We are pleased to announce that four of the British Library's Anglo-Saxon Chronicle manuscripts have been digitised in full and are now available on our Digitised Manuscripts website: Anglo-Saxon Chronicle B Anglo-Saxon Chronicle C Anglo-Saxon Chronicle D Anglo-Saxon Chronicle F 'Always after that it grew much worse': end of the...
Six alleged burial barrows, as well as relics of two fortified settlements, embankments, ditches and other defence system elements of early medieval Jaćwież have been located in Ełk Lakeland by archaeologists from the State Archaeological Museum in Warsaw. The discovery was made using airborne laser scanning (ALS).
A six-gate rock church that is home to wall paintings featuring Christian icons has been unearthed in the southern province of Burdur's Bucak district. The rock church in the ancient city of Kremna was discovered by Mehmet Akif Ersoy University (MAKU) Archaeology Department academic Hüseyin Metin and his team during excavations conducted in a mountainous area in the Avdancık village in Bucak district.
A 1,500-year-old underground Byzantine church has been discovered in Turkey with unseen before frescoes depicting Jesus. The church was found in the world's largest known underground city in the Cappadocia region of central Turkey. The frescoes have been described as depicting Jesus rising into the sky, what the Bible calls the Ascension.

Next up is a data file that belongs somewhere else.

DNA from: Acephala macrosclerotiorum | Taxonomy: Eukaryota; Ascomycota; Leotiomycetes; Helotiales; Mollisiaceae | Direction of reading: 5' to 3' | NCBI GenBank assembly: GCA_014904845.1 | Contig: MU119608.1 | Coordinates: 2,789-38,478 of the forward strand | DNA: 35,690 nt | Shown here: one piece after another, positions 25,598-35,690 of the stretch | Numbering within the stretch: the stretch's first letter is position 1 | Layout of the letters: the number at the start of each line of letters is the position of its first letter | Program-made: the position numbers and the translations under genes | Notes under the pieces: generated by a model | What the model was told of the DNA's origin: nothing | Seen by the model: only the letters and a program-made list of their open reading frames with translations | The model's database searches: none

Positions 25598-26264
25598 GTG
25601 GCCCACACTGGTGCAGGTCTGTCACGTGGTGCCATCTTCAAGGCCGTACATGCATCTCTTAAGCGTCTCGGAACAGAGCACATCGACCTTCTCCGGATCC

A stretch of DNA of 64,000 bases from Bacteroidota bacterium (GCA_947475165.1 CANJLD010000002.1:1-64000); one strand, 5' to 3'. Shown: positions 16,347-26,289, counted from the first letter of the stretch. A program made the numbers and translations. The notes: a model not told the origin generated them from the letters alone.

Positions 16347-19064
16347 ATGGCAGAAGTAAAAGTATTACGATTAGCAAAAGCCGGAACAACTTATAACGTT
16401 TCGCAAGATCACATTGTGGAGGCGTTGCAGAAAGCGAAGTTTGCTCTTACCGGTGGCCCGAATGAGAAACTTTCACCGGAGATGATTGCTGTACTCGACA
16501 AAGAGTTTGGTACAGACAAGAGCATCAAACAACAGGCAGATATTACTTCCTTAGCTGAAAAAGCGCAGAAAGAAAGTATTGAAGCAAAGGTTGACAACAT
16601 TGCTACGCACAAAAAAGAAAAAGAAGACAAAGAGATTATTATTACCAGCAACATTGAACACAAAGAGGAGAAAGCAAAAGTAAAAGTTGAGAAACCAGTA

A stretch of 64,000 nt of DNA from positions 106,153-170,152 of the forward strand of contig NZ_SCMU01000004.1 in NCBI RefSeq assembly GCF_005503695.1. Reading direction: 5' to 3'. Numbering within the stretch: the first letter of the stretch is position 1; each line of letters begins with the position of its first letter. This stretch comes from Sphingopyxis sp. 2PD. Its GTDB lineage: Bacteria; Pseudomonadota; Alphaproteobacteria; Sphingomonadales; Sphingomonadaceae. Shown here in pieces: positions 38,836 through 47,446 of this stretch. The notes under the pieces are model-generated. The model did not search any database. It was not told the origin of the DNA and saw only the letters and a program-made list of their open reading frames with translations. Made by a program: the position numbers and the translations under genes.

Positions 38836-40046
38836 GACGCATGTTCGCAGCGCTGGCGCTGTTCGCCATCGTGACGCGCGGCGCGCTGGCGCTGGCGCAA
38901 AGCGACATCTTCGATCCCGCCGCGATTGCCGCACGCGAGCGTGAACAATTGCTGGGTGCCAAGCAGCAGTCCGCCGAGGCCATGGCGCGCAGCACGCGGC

Last updated: Tuesday, February 2, 2016, 1:08 AM Posted: Monday, February 1, 2016, 11:18 PM At Lehigh University, a visitor to the Linderman Library can plunge into the Middle Ages and study a 15th-century text that shows the Earth as the center of the universe.
"The Crusader Bible: A Gothic Masterpiece" is an exhibition featuring over 40 unbound pages from one of the most famous medieval French illuminated manuscripts and is on display at the Blanton. The pages are on loan from the Morgan Library & Museum in New York, and the opportunity to see this many of the Crusader Bible pages together in one exhibition is definitely worth the drive up I-35.
The exceptional grave goods found at a site from 5th or 6th century Oakington had an unusual accompanying body. Child burials from Anglo-Saxon times are rare: despite kids outnumbering ancient adults and the high infant mortality rate of the time, archaeologists think children were buried differently, their fragile bones often swallowed up by the soil.
Viking activity in Shropshire dates back to 855 - an important year in Viking history, marking the time when the Scandinavian raiders began to spend the winter in England rather than returning home after their summer raids.